7 Digital Must-Dos To Promote Your Cannabis Business

Light Bulb Concept

Promoting your cannabis business is challenging. Because cannabis is still illegal federally and laws vary from state-to-state, knowing what you can and cannot do isn’t always clear. While you want to avoid advertising with search engines such as Google and Yahoo, sending postcards through the mail, or setting up a store on Facebook, you do have options for reaching your patients and dispensaries.

1. Start With a Strong Brand. Creating a strong brand will build patient and dispensary recognition and give you a competitive edge in the market. Focus on what makes your products different and the shared values you have with prospects. From there it will be easier to connect with customers and introduce new products.

2. Go Organic Strategically. Choose your words carefully for your website and your social media posts. Hone in one the phrases and words patients and dispensaries use when looking for cannabis products, then hone in on other words specific to your brand and the shared values you project.

3. Follow Mainstream Social Media Rules. You can promote your brand on social media if you understand the ground rules. Earlier this year, Facebook dropped some dispensaries from its platform. This rattled the industry but the dispensaries hadn’t read the fine print for using the mainstream platform. Focus on education and brand recognition on Facebook, Instagram, Twitter and Pinterest. (see How to Protect Your Cannabis Facebook Page for more insight)

4. Use Cannabis-Based Social Media Platforms. There are social media platforms specific to the cannabis industry and promoting your brand on them will be safer. By now you’ve probably heard of MassRoots, the first to market. But there are others including Duby, which is similar to Instagram and Social High, which is like Facebook–both are specific to the marijuana industry.

5. List Your Business on Cannabis Directories. Many of these directories are free and offer great back links to your website. Some worthy of mentioning include the Marijuana Business Daily Industry Directory, Medical Jane’s Database of Cannabis Businesses, and Ganjapreneur Business Directory, and Dispensaries.com.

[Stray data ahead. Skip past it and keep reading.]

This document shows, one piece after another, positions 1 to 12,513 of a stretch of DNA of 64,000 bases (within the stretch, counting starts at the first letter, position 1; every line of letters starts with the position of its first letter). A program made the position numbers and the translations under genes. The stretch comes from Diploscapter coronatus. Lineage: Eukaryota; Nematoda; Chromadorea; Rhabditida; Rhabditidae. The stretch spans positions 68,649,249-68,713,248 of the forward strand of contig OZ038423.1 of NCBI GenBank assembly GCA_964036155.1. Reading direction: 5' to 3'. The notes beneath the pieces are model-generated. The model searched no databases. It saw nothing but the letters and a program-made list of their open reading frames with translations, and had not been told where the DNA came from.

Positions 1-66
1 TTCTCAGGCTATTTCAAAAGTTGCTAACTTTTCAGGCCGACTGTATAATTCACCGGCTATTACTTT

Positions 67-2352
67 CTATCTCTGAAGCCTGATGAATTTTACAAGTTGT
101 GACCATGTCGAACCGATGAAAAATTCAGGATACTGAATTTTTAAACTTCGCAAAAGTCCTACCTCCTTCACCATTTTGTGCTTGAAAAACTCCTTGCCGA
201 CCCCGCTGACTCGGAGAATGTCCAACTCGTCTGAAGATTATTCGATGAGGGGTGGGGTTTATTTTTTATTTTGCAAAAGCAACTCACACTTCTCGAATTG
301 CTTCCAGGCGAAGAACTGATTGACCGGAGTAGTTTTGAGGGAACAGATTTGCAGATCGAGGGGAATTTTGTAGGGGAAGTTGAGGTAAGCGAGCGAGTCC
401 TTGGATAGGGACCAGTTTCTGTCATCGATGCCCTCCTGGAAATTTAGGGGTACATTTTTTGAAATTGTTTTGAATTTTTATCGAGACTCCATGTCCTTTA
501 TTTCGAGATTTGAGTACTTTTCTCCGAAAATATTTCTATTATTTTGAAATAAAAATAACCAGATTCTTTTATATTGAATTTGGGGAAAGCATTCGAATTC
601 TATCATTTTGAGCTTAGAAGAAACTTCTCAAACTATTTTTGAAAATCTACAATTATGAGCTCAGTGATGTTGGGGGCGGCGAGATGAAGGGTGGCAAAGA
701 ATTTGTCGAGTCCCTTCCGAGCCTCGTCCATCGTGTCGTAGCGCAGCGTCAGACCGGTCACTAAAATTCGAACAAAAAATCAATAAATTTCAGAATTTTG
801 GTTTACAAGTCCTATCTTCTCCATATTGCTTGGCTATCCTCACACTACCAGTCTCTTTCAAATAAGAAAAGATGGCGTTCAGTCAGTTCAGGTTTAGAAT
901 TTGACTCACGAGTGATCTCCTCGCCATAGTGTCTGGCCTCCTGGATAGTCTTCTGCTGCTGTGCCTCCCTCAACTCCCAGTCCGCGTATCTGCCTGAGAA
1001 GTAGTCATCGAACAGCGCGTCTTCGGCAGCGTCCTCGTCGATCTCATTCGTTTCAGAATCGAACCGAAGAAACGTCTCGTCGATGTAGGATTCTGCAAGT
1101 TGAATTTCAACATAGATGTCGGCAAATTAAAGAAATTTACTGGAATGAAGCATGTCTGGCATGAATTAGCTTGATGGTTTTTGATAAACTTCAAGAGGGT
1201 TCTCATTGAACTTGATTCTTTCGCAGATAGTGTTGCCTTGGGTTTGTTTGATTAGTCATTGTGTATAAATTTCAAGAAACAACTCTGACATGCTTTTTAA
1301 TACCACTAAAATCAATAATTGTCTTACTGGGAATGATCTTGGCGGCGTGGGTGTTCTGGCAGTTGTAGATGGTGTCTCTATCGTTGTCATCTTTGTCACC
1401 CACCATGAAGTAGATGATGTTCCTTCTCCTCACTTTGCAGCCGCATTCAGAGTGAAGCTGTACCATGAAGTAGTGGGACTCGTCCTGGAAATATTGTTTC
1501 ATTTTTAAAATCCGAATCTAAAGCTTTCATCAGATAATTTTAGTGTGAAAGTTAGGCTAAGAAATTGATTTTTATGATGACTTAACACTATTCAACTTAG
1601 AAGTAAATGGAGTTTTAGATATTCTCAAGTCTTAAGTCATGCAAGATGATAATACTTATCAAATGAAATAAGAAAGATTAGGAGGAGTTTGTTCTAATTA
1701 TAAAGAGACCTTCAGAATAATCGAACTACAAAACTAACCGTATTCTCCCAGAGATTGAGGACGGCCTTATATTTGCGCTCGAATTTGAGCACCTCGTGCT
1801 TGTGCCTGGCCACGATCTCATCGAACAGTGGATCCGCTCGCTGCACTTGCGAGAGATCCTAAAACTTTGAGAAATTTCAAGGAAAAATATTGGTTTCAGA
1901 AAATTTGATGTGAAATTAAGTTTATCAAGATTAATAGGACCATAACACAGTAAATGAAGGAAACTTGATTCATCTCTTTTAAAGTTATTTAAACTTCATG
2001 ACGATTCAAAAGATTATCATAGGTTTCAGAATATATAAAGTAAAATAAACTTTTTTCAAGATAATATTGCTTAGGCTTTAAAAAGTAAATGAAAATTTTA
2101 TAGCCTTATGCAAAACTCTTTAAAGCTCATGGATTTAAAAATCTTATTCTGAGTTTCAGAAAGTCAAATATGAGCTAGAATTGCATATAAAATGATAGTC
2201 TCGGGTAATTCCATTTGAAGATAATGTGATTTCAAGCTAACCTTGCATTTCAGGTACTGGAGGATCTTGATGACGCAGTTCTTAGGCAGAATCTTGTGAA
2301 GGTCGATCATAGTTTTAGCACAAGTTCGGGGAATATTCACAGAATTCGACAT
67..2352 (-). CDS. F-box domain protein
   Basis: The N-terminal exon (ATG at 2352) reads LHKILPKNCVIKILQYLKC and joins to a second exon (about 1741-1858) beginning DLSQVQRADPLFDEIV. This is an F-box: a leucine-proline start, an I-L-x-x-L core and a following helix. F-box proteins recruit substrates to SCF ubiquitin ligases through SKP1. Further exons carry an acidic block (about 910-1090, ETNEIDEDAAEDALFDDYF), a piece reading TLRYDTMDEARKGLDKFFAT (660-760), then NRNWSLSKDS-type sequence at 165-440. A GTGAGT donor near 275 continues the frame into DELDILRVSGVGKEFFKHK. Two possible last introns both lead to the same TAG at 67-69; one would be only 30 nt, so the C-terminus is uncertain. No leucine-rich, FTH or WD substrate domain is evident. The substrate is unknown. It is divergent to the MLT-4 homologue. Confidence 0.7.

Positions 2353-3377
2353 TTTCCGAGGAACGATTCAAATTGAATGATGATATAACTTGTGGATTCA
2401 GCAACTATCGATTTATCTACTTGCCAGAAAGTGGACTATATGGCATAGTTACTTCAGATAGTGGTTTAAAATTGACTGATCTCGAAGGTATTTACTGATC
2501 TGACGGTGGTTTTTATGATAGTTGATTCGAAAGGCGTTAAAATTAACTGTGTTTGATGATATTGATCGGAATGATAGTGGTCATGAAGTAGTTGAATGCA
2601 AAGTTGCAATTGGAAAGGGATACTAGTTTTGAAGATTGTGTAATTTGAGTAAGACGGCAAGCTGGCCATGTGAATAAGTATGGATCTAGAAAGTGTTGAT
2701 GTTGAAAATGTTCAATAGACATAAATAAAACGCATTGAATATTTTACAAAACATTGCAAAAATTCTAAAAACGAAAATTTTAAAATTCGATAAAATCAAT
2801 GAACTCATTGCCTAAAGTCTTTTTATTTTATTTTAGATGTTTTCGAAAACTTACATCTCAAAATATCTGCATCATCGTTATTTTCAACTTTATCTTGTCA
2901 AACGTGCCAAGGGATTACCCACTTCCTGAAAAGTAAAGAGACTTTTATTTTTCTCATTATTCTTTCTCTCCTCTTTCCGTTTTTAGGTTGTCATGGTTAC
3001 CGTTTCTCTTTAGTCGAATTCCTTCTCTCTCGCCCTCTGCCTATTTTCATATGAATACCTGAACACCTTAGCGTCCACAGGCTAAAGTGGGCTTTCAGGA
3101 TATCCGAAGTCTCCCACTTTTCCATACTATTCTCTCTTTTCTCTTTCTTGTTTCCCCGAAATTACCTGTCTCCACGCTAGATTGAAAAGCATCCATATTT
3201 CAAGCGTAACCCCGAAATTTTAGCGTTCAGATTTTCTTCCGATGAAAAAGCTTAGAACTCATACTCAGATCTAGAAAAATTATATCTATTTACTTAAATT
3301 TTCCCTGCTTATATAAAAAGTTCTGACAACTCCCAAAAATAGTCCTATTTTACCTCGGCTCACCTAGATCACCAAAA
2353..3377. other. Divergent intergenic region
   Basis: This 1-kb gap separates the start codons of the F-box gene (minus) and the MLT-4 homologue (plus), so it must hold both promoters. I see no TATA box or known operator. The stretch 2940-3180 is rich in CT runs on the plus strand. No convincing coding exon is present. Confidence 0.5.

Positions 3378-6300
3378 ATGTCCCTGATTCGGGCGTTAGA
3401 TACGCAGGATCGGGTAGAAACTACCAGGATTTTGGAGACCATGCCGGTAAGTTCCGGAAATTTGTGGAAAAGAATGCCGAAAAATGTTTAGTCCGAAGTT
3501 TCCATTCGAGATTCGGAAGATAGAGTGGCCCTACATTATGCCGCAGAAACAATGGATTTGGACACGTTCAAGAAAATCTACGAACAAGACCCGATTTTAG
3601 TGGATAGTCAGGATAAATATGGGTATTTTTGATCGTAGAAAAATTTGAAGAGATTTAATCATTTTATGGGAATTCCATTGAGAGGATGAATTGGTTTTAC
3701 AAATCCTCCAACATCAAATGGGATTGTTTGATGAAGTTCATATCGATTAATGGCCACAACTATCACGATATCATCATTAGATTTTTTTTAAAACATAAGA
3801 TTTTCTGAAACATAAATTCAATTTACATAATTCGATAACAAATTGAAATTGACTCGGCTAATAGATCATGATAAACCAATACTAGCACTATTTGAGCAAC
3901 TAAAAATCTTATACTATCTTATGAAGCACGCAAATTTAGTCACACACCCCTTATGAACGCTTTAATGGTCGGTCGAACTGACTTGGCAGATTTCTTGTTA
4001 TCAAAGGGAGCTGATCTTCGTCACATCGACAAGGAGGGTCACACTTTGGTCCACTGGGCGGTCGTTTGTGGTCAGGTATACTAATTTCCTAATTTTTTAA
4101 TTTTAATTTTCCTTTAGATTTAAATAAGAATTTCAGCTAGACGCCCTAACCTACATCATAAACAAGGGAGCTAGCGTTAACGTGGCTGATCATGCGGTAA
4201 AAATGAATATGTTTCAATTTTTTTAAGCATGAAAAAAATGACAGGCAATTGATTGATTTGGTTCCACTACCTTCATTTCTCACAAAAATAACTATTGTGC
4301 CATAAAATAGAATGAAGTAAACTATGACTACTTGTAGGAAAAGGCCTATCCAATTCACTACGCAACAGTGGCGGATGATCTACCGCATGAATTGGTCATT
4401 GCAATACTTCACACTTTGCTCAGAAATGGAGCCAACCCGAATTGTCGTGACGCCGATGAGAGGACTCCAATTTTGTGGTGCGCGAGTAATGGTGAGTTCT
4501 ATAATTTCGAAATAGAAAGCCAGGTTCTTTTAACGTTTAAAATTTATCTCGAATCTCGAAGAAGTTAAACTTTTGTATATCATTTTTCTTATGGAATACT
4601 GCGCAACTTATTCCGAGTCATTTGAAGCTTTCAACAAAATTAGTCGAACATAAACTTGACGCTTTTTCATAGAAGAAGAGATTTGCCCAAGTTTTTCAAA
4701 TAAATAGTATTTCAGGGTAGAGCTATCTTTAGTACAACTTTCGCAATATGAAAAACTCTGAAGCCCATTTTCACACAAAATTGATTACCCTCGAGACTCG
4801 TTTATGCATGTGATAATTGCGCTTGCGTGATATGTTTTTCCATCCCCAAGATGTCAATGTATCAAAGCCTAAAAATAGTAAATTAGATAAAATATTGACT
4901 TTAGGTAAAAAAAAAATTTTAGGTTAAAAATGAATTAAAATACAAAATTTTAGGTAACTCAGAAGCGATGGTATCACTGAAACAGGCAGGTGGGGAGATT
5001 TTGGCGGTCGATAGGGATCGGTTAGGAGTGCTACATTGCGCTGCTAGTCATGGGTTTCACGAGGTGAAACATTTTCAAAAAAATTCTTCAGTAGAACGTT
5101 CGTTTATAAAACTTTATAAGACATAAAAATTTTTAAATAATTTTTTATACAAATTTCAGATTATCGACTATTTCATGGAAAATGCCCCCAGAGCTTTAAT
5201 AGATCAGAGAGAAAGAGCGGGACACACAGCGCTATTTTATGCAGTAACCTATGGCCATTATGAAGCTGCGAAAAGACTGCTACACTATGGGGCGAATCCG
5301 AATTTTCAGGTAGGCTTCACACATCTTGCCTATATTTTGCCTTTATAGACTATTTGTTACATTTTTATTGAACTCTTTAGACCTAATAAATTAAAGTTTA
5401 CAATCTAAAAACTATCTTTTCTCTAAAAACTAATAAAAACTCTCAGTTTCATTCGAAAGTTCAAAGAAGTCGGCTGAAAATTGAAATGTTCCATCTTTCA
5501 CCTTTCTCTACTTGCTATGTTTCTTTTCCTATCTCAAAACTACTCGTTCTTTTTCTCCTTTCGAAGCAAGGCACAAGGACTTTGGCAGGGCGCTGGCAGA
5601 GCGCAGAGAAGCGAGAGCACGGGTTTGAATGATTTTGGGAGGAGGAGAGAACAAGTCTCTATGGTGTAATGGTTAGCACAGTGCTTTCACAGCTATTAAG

6. Maintain a Blog. Writing your own content on your own blog is a great opportunity to share your story and your brand. Blog posts can easily be shared on social media platforms, can be extensions of your website, and can attract prospects based on your knowledge, industry insight, and personality.

7. Email, Email, Email. Connecting with existing patients and dispensaries by email is crucial. Collect emails at every turn if possible–at conferences, cups, online–wherever your brand intersects with prospects. Then create emails with impact and maintain contact consistently.

What’s been your experience promoting your cannabis business online? What’s worked best? If you’re struggling to promote your cannabis business, bring on a digital marketing expert to help!

 

 

 

Mobile Trends Impact Email Opens; Is Your Small Business Part of the Trend? Do You Need To Be?

Today Marketing Land published the article, “Report: 66 Percent of Email Opens on Mobile, Mostly iOS Devices.” The tagline to the title is “Only a third of email opens now happening on the PC.”

We’ve known mobile would overtake PC for a while. Now studies—such as the one released by Movable Ink—are reporting on those happening trends. Movable Ink’s report, called Q3 Consumer Device Preferences Report, looked at emails opened by devices used, times of day, and vertical breakdown.

The results from the Movable Ink study shows the following: 66% of emails opened on mobile device, 49% using a smartphone and 17% using a tablet.

 

Email Device Opens

 

Time of day is interesting. According to the report, smartphone email opens were consistent throughout the day, while PCs were used primarily in the morning and tablets were used during evening hours. That certainly reflects how most Americans use their technology.